It can be seen that as ν0, both the methods Simos4 and FRK4 reduce to a classical RK method of order four (on page 138 of ), which we denote by RK4. The method RK4 is called the prototype method or the limit method of the methods Simos4 and FRK4. Moreover, as ν0, both Simos4 and FRK4 have the same error constant as that of RK4: EC5=2881/48.

4.2. Fifth-Order Methods

Consider the following modified RK type method with FSAL property, the prototype of which can be found on page 167 of  or on page 178 of , (4.17)01/51/53/103/409/404/544/45-56/1532/98/919372/6561-25360/218764448/6561-212/72919017/3168-355/3346732/524749/176-5103/186561b1b2b3b4b5b60b1b2b3b4b5b60.

For the method (4.17), the phase-fitting and amplification-fitting conditions (3.18) become (4.18)1-(15b2(ν)+310b3(ν)+45b4(ν)+89b5(ν)+b6(ν))ν2+(425b4(ν)+4241215b5(ν)+2155b6(ν))ν4-7550b6(ν)ν6=cos(ν),(b1(ν)+b2(ν)+b3(ν)+b4(ν)+b5(ν)+b6(ν))ν-(9200b3(ν)+825b4(ν)+3281b5(ν)+12b6(ν))ν3-(84818225b5(ν)+14275b6(ν))ν5=sin(ν). Combining these two equations and the following sufficient conditions in Theorem 2.1 corresponding the trees of orders one, two, and three, we have (4.19)bTe=b1(ν)+b2(ν)+b3(ν)+b4(ν)+b5(ν)+b6(ν)=1,bTc=15b2(ν)+310b3(ν)+45b4(ν)+89b5(ν)+b6(ν)=12,bTc2=125b2(ν)+9100b3(ν)+1625b4(ν)+6481b5(ν)+b6(ν)=13,bTAc=9200b3(ν)+825b4(ν)+3281b5(ν)+12b6(ν)=16. Solving (4.18) and (4.19), we obtain (4.20)b1(ν)=28ν7-235ν5+28800sin(ν)-36600ν+7350ν3+7800νcos(ν)+1350ν2sin(ν)288(4+ν2)ν5,b2(ν)=0,b3(ν)=4(3550ν5+371ν7-186750sin(ν)+236400ν-46500ν3-49650νcos(ν)-9450ν2sin(ν))/(3339(4+ν2)ν5),b4(ν)=225ν5+22ν7+9000sin(ν)-10200ν+750ν3+1200νcos(ν)+1350ν2sin(ν)48(4+ν2)ν5,b5(ν)=-243(1800ν-1200sin(ν)-650ν3-600νcos(ν)+69ν5+150ν2sin(ν))1696(4+ν2)ν5,b6(ν)=11(600ν-450sin(ν)-150ν3-150νcos(ν)+11ν5)21(4+ν2)ν5. As ν0, we obtain the following expansions: (4.21)b1(ν)=35384-14948384ν2+8991161216ν4-211110948608ν6+523791086898176ν8+,b2(ν)=0,b3(ν)=5001113+977140238ν2-1433841428ν4+94067222136992ν6-3334133150306432ν8+,b4(ν)=125192-618064ν2+151193536ν4-228112773376ν6+8059181149696ν8+,b5(ν)=-21876784-24394976ν2+1791759808ν4-1021516715776ν6+1208779020032ν8+,b6(ν)=1184+111764ν2-18784672ν4+71127008ν6-13859906624ν8+.

By simple computation, we have (4.22)bTc3=ν(4800-1000ν2+200ν4+37ν6)-1050νcos(ν)-150(25+ν2)sin(ν)150ν5(4+ν2)=14+𝒪(ν2),bT(c·Ac)=12bTc3=18+𝒪(ν2),bTAc2=13bTc3=112+𝒪(ν2),bTA2c=-600+750ν2-75ν4+11ν6+600cos(ν)-450νsin(ν)150ν4(4+ν2)=124+𝒪(ν2),bTc4=ν(925200-195500ν2+20850ν4+2583ν6)-204450νcos(ν)-150(4805+179ν2)sin(ν)13500ν5(4+ν2)=15+𝒪(ν),bT(c2·Ac)=12bTc4=110+𝒪(ν),bT(c·(Ac2))=13bTc4=115+𝒪(ν),bT(c·A2c)=-2(-ν(7200+500ν2-150ν4+33ν6)+75νcos(ν)+75(95+23ν2)sin(ν))1125ν5(4+ν2)=130+𝒪(ν),bT(Ac·Ac)=14bTc4=120+𝒪(ν),bTAc3=ν(3000-1150ν2+155ν4+7ν6)-1050νcos(ν)+150(-13+2ν2)sin(ν)225ν5(4+ν2)=120+𝒪(ν),bTA(c·Ac)=ν(7200-2000ν2+300ν4+33ν6)-1950νcos(ν)+150(-35+ν2)sin(ν)1500ν5(4+ν2)=140+𝒪(ν),bTA2c2=23bTA(c·Ac)=160+𝒪(ν),bTA3c=-6ν+ν3+6sin(ν)6ν5=1120+𝒪(ν).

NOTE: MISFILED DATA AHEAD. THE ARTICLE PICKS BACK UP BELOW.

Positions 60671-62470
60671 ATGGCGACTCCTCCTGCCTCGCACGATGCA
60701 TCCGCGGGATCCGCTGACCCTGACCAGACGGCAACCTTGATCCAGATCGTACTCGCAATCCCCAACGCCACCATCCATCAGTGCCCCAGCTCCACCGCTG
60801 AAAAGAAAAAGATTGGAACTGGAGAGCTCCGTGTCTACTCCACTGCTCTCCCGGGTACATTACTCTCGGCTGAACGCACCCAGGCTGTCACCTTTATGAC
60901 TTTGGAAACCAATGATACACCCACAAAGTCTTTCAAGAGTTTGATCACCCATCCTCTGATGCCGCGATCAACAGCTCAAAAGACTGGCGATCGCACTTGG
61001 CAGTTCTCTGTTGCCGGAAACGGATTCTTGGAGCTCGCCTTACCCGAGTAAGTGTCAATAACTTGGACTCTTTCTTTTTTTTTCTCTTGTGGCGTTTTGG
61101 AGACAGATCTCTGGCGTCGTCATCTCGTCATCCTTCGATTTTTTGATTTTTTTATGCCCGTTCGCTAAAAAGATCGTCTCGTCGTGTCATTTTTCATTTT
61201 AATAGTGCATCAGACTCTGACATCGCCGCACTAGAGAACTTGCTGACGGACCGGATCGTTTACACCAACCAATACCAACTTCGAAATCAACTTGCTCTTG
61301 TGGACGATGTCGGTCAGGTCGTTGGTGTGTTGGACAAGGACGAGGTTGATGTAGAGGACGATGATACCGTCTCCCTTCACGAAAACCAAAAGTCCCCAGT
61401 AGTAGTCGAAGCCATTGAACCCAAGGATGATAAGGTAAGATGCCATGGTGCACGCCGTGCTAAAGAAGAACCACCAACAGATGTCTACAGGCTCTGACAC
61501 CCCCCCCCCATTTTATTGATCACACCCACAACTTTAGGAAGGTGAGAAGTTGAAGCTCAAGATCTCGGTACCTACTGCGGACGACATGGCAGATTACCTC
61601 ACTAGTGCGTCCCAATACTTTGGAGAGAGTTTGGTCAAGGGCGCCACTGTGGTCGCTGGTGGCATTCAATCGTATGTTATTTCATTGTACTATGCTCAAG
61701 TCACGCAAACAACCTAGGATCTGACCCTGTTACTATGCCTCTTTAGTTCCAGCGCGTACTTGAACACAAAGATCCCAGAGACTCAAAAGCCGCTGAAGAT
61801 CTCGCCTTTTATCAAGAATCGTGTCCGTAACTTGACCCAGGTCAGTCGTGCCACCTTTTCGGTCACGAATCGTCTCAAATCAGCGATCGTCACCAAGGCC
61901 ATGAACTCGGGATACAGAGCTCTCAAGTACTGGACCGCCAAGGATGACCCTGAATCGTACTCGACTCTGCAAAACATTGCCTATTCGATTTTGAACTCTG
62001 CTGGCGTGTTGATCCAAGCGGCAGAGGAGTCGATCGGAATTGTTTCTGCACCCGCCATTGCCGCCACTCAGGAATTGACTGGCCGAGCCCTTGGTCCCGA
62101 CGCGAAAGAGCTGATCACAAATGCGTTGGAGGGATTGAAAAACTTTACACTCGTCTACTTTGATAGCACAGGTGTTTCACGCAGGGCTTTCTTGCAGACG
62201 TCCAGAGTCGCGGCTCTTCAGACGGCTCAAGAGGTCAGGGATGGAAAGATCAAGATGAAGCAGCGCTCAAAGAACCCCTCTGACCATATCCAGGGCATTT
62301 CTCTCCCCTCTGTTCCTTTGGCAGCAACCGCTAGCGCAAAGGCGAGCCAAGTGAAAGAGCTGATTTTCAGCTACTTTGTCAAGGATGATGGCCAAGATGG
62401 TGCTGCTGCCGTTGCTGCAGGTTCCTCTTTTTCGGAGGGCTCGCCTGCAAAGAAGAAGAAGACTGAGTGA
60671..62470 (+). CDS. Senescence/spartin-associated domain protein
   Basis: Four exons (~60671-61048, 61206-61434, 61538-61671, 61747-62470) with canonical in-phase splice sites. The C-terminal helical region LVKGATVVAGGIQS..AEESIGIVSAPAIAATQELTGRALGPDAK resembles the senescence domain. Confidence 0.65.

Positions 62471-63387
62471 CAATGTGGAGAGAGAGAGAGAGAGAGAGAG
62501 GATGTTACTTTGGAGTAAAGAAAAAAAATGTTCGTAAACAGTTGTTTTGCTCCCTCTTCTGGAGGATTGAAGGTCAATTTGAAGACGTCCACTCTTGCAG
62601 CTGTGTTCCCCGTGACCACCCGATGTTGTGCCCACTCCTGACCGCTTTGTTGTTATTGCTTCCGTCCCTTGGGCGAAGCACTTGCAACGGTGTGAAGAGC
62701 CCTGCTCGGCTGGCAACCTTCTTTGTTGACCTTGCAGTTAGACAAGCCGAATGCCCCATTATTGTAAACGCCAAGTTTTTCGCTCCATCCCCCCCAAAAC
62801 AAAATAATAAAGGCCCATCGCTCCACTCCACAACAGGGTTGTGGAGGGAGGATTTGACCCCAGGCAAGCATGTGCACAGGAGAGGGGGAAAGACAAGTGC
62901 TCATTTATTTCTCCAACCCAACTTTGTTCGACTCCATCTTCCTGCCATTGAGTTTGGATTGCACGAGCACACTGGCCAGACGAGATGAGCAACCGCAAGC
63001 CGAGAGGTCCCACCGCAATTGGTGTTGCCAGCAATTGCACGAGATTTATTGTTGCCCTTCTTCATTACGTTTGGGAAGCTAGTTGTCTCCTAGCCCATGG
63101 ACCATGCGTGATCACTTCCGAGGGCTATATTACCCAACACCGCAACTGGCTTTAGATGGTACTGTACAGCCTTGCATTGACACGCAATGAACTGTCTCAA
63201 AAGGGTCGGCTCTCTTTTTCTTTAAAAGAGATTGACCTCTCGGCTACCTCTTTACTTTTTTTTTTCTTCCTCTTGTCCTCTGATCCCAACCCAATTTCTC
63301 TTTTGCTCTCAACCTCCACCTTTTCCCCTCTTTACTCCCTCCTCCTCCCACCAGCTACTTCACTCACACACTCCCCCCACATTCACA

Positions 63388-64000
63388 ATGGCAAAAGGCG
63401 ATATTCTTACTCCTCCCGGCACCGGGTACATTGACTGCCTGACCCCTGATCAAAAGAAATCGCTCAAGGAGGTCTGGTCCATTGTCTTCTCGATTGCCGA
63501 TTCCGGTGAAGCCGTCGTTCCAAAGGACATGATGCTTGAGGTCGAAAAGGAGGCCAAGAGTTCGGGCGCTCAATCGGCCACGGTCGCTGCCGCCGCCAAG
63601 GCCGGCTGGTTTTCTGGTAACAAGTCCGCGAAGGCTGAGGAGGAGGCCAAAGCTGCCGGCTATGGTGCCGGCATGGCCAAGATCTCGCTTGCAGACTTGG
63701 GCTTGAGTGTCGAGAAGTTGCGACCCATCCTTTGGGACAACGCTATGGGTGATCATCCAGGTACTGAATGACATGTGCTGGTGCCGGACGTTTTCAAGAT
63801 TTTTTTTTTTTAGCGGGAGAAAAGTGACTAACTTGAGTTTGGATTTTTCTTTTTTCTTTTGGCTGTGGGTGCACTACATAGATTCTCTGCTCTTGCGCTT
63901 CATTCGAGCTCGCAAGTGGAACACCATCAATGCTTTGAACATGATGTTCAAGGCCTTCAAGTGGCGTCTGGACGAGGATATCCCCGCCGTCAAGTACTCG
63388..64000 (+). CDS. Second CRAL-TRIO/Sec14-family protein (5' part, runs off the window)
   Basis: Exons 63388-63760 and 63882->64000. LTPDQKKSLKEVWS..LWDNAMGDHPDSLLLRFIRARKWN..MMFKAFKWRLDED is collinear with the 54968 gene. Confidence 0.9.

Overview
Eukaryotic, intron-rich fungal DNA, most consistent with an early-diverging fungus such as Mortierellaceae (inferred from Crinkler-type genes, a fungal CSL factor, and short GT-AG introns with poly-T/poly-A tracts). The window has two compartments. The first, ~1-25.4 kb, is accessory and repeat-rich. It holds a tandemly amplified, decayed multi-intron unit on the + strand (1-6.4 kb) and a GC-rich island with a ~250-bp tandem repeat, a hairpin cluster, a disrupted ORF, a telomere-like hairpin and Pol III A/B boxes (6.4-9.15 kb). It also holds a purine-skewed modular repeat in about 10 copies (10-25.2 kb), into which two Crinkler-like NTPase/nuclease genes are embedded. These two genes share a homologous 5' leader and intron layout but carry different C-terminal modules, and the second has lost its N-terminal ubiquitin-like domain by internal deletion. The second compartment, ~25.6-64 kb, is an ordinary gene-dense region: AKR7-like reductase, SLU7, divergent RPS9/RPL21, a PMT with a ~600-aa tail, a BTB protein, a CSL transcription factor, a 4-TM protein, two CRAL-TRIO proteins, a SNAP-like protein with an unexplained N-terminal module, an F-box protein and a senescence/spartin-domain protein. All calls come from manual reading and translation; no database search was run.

By Theorem 2.1, the coefficients given by (4.17) and (4.20) satisfy all the conditions of order five. But it cannot satisfy all the conditions of order six. For example, (4.23)bTc5=8995400+228839720000ν2+𝒪(ν4)16+𝒪(ν). Therefore, this method is of order five and we denote it as FRK5a.

Corresponding to the twenty sixth-order rooted trees t6j,j=1,,20, the error coefficients of FRK5a are given by (4.24)e(t61)=(ν(-124203600+26615500ν2-1403850ν4+18711ν6)+27724350νcos(ν)+150(643195+22177ν2)sin(ν))/(202500ν5(4+ν2)),e(t62)=e(t63)=e(t65)=e(t6,10)=e(t61),e(t64)=(-5493600ν+551000ν3+31800ν5-3879ν7+756600νcos(ν)  +600(7895+1028ν2)sin(ν))/(5625ν5(4+ν2)),e(t66)=(ν(-6667200+2224000ν2-194700ν4+6957ν6)+2084700νcos(ν)  -300(-15275+1393ν2)sin(ν))/(16875ν5(4+ν2)),e(t67)=(ν(-2296800+563000ν2-36600ν4+873ν6)+565800νcos(ν)  +600(2885+14ν2)sin(ν))/(5625ν5(4+ν2)),e(t68)=e(t67),e(t69)=(ν(57600-1600ν2-948ν4+75ν6)-4800νcos(ν)  -4800(11+2ν2)sin(ν))/(75ν5(4+ν2))e(t6,11)=e(t64),e(t6,12)=(ν(-652800+333000ν2-36400ν4+1533ν6)+290550νcos(ν)  -450(-805+283ν2)sin(ν))/(2250ν5(4+ν2)),e(t6,13)=(ν(-602400+300000ν2-32500ν4+1359ν6)+262650νcos(ν)  -450(-755+249ν2)sin(ν))/(2250ν5(4+ν2)),e(t6,14)=e(t6,16)=e(t6,13),e(t6,15)=ν(5280-360ν2-56ν4+5ν6)-600νcos(ν)-360(13+2ν2)sin(ν)5ν5(4+ν2),e(t6,17)=(ν(-352800+101000ν2-7800ν4+243ν6)+97800νcos(ν)  -600(-425+16ν2)sin(ν))/(375ν5(4+ν2)),e(t6,18)=ν(-3360+1320ν2-128ν4+5ν6)+1200νcos(ν)-360(-6+ν2)sin(ν)5ν5(4+ν2),e(t6,19)=e(t6,18),e(t6,20)=1+24(-600ν+150ν3-11ν5+150νcos(ν)+450sin(ν))5ν5(4+ν2) Then for FRK5a, we have (4.25)EC6(ν)=N202500ν5(4+ν2), where (4.26)N=200598105893906250+704003855089083750ν2-297809752687323750ν4+56298277495370000ν6-5785233488749200ν8+376641824701500ν10-15770219564700ν12+335861285301ν14+300ν2(-1028483389544400+258042555395500ν2-17441989606650ν4+394861660839ν6)cos(ν)-11250(17830942746125-509988761071ν2+154551250229ν4)cos(2ν)-1033593801921000000νsin(ν)+195145999800990000ν3sin(ν)-14464008183675000ν5sin(ν)+1060750694812500ν7sin(ν)-58620919851900ν9sin(ν)+115600689172687500νsin(2ν)-103692151057500ν3sin(2ν).